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Waaree Energies increasing exports amid rising demand for India-made modules


A Waaree manufacturing line under development. Image: Waaree.

Indian module manufacturer Waaree Energies is taking advantage of rising interest in its products from export markets as it looks to maintain a full order book, the company’s CEO has said.

With current module production capacity at 3GW, Waaree is set to have another 2GW come onstream within the next 45 days, CEO Vivek Srivastava said, adding that the manufacturer has already received “huge enquiries” from export markets.

Speaking during a webinar hosted by consultancy JMK Research & Analytics last week, Srivastava said Waaree is “running at 50% or less of certified capacity… and that’s why we are having to look up to export markets to ensure the order book is full.”

In September 2020, Waaree secured a US$105 million order to supply more than 300MW of its mono PERC modules for a solar project in California. The company last month got approval from Indian regulators to launch its initial public offering.

The JMK webinar coincided with the publication of a report from the consultancy and think tank the Institute for Energy Economics and Financial Analysis (IEEFA) that revealed that while India’s nameplate module capacity was around 18GW as of November 2021, production output is far lower as many facilities operate at a capacity utilisation factor of less than 50%.

With India set to introduce a 40% basic customs duty (BCD) on modules and 25% duty on cells as of April 2021, recent research from consultancy Fitch Solutions warned that the country could face a supply and demand mismatch for solar equipment if domestic PV manufacturers can’t meet the quantity and quality required by project developers.

Among the developers that have flagged concerns about solar equipment supply in India is Scatec, which last month announced it was putting on hold a 900MW solar plant due to a lack of domestic modules supply and the upcoming BCD introduction.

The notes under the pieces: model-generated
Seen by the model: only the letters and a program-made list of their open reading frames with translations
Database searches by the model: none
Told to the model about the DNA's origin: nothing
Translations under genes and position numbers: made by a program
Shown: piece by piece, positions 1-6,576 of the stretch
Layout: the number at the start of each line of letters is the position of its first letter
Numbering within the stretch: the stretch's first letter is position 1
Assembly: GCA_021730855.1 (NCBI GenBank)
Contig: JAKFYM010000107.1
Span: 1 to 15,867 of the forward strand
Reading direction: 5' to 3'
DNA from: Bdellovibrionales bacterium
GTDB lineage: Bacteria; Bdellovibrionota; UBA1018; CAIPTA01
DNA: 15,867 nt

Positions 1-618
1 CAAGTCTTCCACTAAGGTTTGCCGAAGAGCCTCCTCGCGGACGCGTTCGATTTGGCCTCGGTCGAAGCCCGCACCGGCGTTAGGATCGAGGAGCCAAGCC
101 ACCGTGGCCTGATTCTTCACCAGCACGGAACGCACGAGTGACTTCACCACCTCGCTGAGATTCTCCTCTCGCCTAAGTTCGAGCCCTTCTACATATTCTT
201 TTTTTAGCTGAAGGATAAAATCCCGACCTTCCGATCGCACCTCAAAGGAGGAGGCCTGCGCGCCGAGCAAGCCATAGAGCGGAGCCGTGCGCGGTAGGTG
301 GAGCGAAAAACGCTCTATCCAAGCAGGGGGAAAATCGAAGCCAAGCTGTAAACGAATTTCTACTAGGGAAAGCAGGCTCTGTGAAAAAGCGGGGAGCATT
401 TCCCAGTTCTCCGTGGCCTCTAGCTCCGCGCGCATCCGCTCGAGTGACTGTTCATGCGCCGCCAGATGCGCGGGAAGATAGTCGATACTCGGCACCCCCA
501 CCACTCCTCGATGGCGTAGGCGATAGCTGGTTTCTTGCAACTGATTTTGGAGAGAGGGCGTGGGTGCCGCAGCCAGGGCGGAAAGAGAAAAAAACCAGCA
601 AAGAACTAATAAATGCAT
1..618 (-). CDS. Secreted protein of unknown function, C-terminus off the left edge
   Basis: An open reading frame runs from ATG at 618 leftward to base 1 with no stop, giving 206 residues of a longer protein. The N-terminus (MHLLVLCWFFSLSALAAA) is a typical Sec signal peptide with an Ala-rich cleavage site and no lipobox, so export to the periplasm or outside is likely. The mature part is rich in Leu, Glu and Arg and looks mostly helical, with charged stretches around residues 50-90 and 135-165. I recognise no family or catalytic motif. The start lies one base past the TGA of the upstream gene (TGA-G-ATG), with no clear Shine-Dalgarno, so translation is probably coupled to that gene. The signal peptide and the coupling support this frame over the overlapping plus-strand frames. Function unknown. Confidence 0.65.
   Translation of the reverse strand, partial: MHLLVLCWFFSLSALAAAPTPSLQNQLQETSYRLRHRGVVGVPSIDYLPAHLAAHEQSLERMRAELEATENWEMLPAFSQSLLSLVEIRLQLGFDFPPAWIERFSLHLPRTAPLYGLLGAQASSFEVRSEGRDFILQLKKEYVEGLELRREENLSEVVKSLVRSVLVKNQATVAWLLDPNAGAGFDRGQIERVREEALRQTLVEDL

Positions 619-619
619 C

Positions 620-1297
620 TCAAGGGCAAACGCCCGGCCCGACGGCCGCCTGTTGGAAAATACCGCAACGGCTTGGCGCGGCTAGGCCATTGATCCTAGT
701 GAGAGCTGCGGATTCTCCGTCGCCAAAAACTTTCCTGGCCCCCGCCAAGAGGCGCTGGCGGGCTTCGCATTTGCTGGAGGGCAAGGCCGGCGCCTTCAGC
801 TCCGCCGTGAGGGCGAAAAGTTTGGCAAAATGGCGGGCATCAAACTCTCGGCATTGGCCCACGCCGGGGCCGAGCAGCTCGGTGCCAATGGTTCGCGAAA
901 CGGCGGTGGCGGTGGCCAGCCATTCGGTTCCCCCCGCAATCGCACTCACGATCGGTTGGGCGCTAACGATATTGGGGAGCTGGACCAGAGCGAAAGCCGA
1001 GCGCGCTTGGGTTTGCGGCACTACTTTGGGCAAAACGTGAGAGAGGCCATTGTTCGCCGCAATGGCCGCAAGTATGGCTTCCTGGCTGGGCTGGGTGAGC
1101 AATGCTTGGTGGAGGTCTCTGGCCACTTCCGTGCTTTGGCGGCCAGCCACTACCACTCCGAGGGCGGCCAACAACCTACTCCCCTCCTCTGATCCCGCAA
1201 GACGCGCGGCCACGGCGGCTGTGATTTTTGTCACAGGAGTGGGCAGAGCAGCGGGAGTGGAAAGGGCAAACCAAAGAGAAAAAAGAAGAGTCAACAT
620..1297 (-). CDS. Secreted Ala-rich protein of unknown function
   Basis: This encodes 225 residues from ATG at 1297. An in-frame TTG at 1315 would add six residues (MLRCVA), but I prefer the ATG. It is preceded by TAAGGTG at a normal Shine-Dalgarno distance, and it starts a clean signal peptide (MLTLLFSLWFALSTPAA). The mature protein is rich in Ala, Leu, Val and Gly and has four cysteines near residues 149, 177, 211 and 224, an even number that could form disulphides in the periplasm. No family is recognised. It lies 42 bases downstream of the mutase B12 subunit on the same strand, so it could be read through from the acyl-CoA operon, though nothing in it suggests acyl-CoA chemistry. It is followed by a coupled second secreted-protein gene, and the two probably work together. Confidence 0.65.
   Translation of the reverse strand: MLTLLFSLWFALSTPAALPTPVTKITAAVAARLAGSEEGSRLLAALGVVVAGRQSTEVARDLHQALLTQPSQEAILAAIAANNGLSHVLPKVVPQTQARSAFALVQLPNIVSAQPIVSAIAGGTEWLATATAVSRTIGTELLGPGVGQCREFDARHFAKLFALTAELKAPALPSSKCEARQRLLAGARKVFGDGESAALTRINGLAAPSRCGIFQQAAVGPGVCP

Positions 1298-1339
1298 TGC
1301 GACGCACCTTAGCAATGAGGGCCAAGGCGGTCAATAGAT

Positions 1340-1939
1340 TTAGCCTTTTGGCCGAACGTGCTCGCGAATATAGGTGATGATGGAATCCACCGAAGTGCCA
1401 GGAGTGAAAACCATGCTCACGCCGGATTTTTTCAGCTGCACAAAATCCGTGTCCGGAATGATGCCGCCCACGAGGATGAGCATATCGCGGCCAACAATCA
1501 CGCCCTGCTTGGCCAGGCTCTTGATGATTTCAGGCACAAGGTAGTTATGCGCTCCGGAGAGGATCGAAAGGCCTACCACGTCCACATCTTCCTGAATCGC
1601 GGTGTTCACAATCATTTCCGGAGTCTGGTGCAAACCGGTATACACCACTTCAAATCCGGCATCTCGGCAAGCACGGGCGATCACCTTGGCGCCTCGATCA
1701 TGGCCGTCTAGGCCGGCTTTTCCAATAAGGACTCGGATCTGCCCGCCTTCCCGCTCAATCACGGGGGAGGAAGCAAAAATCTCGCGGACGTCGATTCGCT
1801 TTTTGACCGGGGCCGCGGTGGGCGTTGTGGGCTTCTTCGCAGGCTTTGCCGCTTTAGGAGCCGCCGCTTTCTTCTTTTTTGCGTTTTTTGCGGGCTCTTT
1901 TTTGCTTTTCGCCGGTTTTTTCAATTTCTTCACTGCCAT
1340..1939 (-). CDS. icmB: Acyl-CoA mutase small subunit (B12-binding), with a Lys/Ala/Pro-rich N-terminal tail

Commercial and industrial solar installer CleanMax has warned that India’s solar deployment could stall as a result of the BCD. “With the current domestic manufacturing capacity inadequate to serve the nation’s clean energy ambitions, these duties will eventually lead to increase in solar tariffs and hamper growth of new installations in India,” the company’s CFO, Nikunj Ghodawat, said in a statement sent to PV Tech Premium.

However, Srivastava, who was appointed Waaree Energies CEO last year, remains bullish about the ability of domestic PV players to meet demand as solar deployment in India accelerates. “I don’t see any way a situation in the coming years where the demand will outstrip production in India. In fact, it would be the other way around, trailing continuously,” he said.

With India aiming to reach 500GW of deployed renewables capacity by 2030 and global demand for solar equipment set to rise on the back of electrification of mobility and green hydrogen production, Srivastava said India should now increase its PV manufacturing targets.

The country should be looking at a “minimum of 80GW” of solar manufacturing capacity “for it to have a say in the world market”, he said.

India’s solar export potential

The report from JMK and IEEFA reveals 76% of India’s current PV exports are shipped to the US and there exists “a tremendous opportunity” to forge strong trade relations internationally.

Indian solar manufacturers “are reporting huge interest and demand, mainly from US and Europe”, according to the research, which said new export opportunities have emerged in markets such as Bangladesh, Sri Lanka and the Middle East and Africa given the lower logistics expenses in shipping from India compared to China.

However, Indian manufacturers that do export are currently impacted by a lack of certification labs in the country. In the absence of a domestic certifying agency permitting the export of PV products, Indian manufacturers must rely on international authorities to obtain certification, a “highly expensive and time-consuming process that is more prohibitive than attractive”, according to the report.

It added that the Indian government needs to aid the development of world-class certifying labs for solar PV.

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